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Publisher Spotlight: Editorial Océano de México

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We sit down with Pablo Martinez of Editorial Océano de México,  IPG’s largest Spanish-language publisher, to discuss the benefits of being a large international independent publisher, the ever-growing Latin American market, and the opportunities they expect to accompany this growth.

IPG: What differentiates Oceano from other publishers in Mexico?

Pablo Martinez: Oceano has the privilege of benefiting both from the ability to strongly and aggressively pursue rights and acquisitions due to our solid distribution in all of the Americas, as well as our care for every aspect in the publishing process. We have the ability to secure acquisitions which are outside the realm of normal independent publishers, as well as the agility to react and move in ways in which the two largest houses many times can’t.

IPG: What do our readers need to know about your books?

Pablo Martinez: We pride ourselves in publishing titles in almost every commercial subject matter available, always committing to the quality of the author and writing, as well as their appeal to a large audience. We also show great care in the design, type, editing and marketing aspects for each title, so that they satisfy the end reader every time.

IPG: Who do you feel is your primary audience?

Pablo Martinez: Readers of all age brackets who like to engage with well-written and well-made books, in all genres.

IPG: Why do you feel it is important to distribute your books in the USA?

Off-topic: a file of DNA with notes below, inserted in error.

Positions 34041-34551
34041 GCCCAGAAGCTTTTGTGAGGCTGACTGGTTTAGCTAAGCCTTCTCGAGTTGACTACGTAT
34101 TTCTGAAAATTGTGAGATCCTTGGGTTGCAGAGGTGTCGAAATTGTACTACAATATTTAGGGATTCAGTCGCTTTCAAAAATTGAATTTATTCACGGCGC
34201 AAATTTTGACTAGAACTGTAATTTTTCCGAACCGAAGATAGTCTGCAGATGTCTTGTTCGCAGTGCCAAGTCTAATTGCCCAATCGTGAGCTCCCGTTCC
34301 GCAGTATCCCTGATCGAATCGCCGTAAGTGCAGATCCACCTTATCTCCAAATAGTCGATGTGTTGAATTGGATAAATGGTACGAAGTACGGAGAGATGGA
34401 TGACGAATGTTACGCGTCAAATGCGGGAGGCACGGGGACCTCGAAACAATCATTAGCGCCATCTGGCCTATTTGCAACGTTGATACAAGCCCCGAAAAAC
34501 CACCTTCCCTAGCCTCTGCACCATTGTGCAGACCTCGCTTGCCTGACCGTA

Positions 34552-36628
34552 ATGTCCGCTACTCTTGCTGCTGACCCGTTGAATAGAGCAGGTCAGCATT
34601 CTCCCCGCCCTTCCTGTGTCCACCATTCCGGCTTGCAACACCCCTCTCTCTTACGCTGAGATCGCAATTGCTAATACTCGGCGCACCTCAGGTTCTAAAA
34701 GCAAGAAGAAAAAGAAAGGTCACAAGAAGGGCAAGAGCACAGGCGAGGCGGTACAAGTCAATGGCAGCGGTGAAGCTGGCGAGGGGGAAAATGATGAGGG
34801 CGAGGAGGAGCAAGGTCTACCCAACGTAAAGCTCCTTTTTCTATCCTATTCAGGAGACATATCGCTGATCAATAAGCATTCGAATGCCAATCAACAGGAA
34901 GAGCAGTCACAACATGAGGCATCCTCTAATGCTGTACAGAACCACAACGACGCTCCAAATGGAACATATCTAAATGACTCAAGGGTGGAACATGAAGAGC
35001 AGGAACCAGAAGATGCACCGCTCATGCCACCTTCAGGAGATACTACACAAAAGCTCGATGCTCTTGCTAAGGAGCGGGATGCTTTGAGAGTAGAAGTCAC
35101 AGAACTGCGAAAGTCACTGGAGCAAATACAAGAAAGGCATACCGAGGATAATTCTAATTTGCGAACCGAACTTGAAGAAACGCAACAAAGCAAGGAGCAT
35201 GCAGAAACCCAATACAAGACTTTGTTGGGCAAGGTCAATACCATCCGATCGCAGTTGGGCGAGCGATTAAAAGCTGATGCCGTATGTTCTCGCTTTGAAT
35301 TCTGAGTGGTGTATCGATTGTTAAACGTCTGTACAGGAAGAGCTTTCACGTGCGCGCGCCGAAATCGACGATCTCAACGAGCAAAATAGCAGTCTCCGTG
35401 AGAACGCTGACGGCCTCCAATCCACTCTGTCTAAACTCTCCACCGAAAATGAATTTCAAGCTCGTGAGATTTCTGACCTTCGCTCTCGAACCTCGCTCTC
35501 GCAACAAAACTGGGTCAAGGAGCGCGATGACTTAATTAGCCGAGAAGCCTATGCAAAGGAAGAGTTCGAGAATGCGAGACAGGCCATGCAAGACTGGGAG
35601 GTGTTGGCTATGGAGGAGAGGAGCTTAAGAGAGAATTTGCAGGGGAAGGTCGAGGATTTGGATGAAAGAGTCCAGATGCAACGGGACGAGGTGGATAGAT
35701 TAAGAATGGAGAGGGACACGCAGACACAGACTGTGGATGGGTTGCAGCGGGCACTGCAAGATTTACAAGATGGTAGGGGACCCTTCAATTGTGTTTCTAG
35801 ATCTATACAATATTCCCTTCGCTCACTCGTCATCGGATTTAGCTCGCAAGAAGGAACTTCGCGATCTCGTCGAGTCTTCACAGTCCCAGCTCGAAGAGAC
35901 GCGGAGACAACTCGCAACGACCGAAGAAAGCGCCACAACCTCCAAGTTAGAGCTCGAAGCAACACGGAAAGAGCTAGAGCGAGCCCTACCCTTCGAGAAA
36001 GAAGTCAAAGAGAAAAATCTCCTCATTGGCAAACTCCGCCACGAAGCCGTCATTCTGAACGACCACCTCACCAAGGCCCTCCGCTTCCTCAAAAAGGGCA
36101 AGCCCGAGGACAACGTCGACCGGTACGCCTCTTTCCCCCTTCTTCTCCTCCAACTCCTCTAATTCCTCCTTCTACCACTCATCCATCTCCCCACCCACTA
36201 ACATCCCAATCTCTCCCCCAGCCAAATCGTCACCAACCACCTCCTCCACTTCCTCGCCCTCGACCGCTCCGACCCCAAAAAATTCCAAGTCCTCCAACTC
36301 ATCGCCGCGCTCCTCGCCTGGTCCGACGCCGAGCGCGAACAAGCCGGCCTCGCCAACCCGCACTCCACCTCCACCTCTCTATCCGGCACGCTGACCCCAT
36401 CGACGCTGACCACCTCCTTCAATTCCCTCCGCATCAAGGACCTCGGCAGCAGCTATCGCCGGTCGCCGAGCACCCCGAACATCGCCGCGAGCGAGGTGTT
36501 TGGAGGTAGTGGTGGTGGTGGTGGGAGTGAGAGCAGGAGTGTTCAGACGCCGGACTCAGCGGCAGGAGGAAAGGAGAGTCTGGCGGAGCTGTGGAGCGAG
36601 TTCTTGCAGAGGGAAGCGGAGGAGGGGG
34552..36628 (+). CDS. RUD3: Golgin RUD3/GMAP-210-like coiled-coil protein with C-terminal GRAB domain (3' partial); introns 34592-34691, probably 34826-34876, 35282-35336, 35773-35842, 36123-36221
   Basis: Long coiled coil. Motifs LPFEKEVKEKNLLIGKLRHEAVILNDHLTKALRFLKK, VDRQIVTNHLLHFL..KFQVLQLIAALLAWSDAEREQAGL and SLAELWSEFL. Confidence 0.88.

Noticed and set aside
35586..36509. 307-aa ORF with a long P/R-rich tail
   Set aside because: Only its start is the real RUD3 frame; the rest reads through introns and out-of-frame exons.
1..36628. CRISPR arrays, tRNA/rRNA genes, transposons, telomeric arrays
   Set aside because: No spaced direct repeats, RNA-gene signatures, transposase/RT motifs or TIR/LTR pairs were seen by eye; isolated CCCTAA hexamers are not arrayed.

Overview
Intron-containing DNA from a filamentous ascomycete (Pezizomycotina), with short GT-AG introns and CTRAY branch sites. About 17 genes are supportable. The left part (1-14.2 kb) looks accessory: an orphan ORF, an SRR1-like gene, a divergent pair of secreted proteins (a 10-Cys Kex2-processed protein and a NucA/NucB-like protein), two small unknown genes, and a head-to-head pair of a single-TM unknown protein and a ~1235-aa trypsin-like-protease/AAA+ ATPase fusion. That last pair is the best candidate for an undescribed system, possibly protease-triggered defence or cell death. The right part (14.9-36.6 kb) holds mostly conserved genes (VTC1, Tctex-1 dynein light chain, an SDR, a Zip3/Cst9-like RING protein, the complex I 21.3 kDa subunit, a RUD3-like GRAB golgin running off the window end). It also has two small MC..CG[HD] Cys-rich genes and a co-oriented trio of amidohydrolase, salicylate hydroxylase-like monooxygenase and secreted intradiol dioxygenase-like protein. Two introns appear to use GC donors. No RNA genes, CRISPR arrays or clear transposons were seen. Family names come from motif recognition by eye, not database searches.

Pablo Martinez: Because the market for Spanish-language books in the USA is obviously growing, and needs to have a rich and rewarding offer.

IPG: How, if at all, do you cater your titles for outside markets (especially the U.S. since this is not your primary market)?

Pablo Martinez: Specifically when we translate books into Spanish, we take very good care in providing a translation that suits different markets and territories within the Spanish language.

IPG: In your opinion, how has the Spanish-language publishing industry changed over the years?

Pablo Martinez: The Latin American market has finally proved its demographic strength and become less subservient of Spain. Therefore, the titles offered have grown more varied.

IPG: What do you think are the benefits of independent publishing? The drawbacks?

Pablo Martinez: Independent publishers have less market clout and negotiation pull with larger bookstores, but have the flexibility to react graciously and creatively to certain opportunities that larger/group publishers usually cannot handle that fast. We like to think that Oceano (even though it is a Barcelona-based group) can enjoy some of that flexibility while showing the strength, sales-wise, of an international group.

IPG: What’s next for Oceano?

Pablo Martinez: Consolidating our place in the fiction market, specially in the YA bracket.

IPG: Where do you see Oceano in five years?

Pablo Martinez: Continuing to grow as a commercial non-fiction leader, as well as being recognized as a strong option for fiction, both adult and YA.


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